Wednesday, April 4, 2012
Impiety - Ravage & Conquer 
Impiety already have a substantial enough discography behind them, forming in 1990 and releasing seven full-length albums since then, this being their eighth. They’re known for having numerous line-up changes, and stylistic changes as well. Last year’s “Worshippers Of The Seventh Tyranny” saw them shifting toward a more progressive outlet, with only one song on the entire album reaching almost forty minutes. This year they’ve decided to change their style once again, going for an all-out blackened death metal attack rather than progressive. Some of their long-lasting traits are still cleaved heavily to, such as their inclination for extremely fast drums and heavy guitars, and their songs are still quite long (the longest being eight minutes), but there’s not as much progressiveness in this album as there was on its predecessor; albeit there are still some not-so-conventional characteristics throughout.
The album kicks off with “Revelation Decimation”, building up a long intro with strange horn sounds and a catchy enough intro riff. The drums showcase once more their affinity for powerful and incredibly fast blast beats, driving the music forward at an exponential rate. Two minutes into the song, they put on display what the whole album is about to offer: speed and relentlessness. The guitars play fast tremolos, mixed with chugging grooves and some more straightforward riffing that’s often seen in blackened death metal. There’s some experimentation with the guitars in the title track, a weird guitar effect making its way through and changing the sound of the guitars . With all this speed and intensity Impiety show their clear love for Polish death metal, especially for bands like Behemoth, with whom they bear a huge resemblance. There’s some catchy riffs here and there, but more often than not their music is dominated by fast tremolos and relentless drumming. The vocals are honestly quite bland, gruff and harsh growls that lay lower in the mix. In addition, incoherence places a strong presence in their music, as the songwriting constantly undergoes different structures and changes; and put bluntly, makes it sound as if not much thought was put into the songwriting process.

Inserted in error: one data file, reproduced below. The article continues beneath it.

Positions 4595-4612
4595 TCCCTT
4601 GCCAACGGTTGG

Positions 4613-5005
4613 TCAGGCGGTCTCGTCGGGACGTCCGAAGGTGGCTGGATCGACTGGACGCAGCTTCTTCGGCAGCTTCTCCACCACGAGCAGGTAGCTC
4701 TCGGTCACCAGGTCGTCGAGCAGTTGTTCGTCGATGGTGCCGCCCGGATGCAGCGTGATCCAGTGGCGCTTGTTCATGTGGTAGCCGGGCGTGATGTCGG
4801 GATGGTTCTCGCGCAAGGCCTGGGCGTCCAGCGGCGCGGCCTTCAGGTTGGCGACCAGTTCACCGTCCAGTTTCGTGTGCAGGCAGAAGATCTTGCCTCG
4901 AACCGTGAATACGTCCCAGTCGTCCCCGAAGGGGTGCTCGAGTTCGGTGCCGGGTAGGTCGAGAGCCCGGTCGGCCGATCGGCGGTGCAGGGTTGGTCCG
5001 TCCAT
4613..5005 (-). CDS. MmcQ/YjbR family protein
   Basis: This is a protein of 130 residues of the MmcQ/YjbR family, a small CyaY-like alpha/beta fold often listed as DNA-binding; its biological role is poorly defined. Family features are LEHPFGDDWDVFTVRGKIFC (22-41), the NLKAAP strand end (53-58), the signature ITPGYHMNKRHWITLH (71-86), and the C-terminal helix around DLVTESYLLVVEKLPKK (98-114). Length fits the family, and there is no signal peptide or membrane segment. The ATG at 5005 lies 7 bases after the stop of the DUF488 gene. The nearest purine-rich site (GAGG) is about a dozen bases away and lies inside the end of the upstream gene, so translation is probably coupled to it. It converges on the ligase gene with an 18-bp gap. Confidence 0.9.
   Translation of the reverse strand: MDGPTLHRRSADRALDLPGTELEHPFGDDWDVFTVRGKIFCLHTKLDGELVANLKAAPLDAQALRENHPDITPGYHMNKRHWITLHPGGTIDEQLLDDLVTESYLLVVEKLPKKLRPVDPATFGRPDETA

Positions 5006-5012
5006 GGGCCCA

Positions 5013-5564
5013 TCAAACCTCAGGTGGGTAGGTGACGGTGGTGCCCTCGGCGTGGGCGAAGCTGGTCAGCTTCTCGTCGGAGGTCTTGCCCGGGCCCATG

I have to say that their music is honestly quite vapid. While they focus heavily on the brutality and intensity, there’s not much else left to offer the listener, and he gets left feeling quite worn out at the end. Boredom and itchiness often emerges from the constant repetitiveness and the incessant speed, having practically no traits that make the band stand out in any way. And despite the constant changes in riffs, there’s very little variation or uplifting traits that can help keep the listener’s attention, and unfortunately their love for all that is fast and ‘brutal’ does not bode particularly well for them. The trio have definitely shown that they have the skill and the speed to play blackened death, but other than that, there’s honestly nothing special about “Ravage & Conquer”. I will say, however, that Behemoth fans will absolutely drool over this; but I came out unimpressed.